Margot Dorfman Explains Why Raising Minimum Wage is Good for Economy

Icon August 3, 2012 - 19:50 Posted July 30, 2012  

Housing Costs in Virginia Still Out of Reach

Icon June 14, 2012 - 20:24 Posted by HOME:  June 14, 2012  

Ask Senator Warner for a Budget that Protects Basic Services, not Tax Breaks for the Wealthy

Icon April 23, 2012 - 13:20 In a close vote, the U.S. Senate failed to pass the Buffett Rule, a groundbreaking piece of legislation that would have required millionaires to pay at least the same tax rate as middle class taxpayers. So while the middle and working class will be paying their fair share in taxes, many of the 1% will not. The good news is that Virginia's Senators Mark Warner and Jim Webb both voted FOR the Buffet Rule.  Please call Senator Warner at 1-877-676-2759 and thank him for his vote. 

Downie: The President's Plan to Help Virginia's Homeowners

Icon February 27, 2012 - 16:28  What a long road for homeowners. So many have suffered and lost their homes. I personally have watched two of my children fight to keep their homes. Both are upside down in their homes and hoping that this new agreement will help them get back on their feet. It's tough to keep up when your house payments are sky high and your home is worth less and less. Rob's and  Sandy's homes are valued about half what they were in 2008. Both their businesses have been hard bit by the recession also.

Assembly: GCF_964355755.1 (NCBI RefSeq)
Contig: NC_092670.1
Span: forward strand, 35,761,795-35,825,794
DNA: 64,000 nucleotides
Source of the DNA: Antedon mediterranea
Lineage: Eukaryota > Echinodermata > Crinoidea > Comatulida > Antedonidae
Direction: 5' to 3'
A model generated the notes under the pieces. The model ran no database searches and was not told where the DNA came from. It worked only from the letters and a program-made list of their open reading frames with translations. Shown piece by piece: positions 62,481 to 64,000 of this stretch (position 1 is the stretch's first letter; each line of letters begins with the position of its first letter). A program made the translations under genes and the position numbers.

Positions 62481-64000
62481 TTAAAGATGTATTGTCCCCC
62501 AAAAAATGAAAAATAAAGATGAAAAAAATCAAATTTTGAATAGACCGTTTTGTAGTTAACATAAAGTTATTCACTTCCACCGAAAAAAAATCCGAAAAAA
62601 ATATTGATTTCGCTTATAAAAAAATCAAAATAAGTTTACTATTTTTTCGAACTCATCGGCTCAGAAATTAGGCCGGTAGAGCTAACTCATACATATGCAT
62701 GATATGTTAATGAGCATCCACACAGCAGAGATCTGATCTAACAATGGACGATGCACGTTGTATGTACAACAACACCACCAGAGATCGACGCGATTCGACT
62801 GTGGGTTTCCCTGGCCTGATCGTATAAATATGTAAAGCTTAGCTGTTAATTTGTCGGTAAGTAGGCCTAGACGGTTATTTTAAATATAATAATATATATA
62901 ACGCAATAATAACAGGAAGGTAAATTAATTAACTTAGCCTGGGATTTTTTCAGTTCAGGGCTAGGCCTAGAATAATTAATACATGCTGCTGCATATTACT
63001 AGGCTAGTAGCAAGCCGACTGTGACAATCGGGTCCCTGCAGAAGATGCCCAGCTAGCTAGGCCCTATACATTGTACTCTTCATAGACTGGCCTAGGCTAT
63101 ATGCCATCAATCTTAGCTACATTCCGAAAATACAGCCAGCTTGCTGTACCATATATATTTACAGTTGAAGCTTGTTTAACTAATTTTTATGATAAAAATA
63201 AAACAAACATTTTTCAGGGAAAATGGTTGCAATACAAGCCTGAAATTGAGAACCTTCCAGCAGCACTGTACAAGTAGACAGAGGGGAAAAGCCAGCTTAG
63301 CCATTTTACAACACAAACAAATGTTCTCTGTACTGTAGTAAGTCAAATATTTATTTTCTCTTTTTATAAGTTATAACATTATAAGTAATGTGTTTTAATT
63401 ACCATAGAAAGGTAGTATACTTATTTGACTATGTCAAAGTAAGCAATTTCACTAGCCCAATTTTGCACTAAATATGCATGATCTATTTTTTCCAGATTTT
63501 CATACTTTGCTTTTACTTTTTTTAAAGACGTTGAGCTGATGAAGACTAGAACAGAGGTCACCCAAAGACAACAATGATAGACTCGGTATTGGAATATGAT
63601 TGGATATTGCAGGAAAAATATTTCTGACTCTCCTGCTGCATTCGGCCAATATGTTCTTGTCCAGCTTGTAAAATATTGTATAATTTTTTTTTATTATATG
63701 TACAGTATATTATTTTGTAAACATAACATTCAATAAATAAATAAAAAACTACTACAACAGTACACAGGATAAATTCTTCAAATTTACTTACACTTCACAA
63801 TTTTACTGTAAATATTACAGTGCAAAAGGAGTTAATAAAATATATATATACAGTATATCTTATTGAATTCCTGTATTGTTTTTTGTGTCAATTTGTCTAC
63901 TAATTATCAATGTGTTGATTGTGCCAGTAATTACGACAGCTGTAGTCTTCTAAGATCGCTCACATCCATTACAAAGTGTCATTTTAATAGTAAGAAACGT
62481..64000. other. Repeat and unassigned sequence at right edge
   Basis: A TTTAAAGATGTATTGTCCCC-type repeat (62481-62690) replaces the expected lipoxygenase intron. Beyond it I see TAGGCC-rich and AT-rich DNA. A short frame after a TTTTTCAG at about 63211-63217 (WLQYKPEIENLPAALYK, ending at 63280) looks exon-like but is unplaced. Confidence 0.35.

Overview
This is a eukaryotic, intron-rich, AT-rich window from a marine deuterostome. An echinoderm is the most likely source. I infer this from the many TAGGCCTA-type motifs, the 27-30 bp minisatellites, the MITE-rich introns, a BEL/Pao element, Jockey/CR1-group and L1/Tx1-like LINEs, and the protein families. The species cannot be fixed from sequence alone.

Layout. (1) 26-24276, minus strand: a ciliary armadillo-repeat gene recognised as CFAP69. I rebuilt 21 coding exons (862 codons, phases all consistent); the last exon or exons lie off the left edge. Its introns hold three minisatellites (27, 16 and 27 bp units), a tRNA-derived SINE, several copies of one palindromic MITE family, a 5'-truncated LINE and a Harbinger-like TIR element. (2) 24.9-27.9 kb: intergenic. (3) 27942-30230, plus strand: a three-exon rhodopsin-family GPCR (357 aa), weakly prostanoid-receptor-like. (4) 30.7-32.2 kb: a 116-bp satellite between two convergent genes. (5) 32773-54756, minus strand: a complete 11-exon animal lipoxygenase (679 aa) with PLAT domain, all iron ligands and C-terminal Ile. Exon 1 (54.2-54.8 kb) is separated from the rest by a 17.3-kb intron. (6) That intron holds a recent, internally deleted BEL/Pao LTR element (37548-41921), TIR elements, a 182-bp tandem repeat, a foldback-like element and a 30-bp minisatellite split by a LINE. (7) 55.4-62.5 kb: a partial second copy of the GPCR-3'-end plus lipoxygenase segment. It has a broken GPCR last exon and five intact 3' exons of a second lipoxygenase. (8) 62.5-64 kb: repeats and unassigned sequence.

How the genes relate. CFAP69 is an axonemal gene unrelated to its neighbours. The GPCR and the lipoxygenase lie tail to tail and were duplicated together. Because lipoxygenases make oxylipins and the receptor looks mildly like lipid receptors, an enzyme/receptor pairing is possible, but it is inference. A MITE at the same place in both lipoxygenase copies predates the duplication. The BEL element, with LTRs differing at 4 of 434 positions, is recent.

Letter to Bank of America: You're on Notice, See you In Charlotte.

Icon February 4, 2012 - 00:12 Today, Virginia Organizing leaders attempted to the deliver the following letter to the Charlottesville branch manager. The mananger kindly refused so the group went to the nearest post office and mailed the following:   February 3, 2012  

Brown: An Afternoon With VP Biden on the SOTU

Icon January 31, 2012 - 03:12 “We can restore an economy where everyone gets a fair shot, does their fair shave, and plays by the same sets of rules”—President Obama As a member of the State Governing Board of Virginia Organizing, last Wednesday I had the opportunity to attend a State of the Union Amplification event with members of US Action.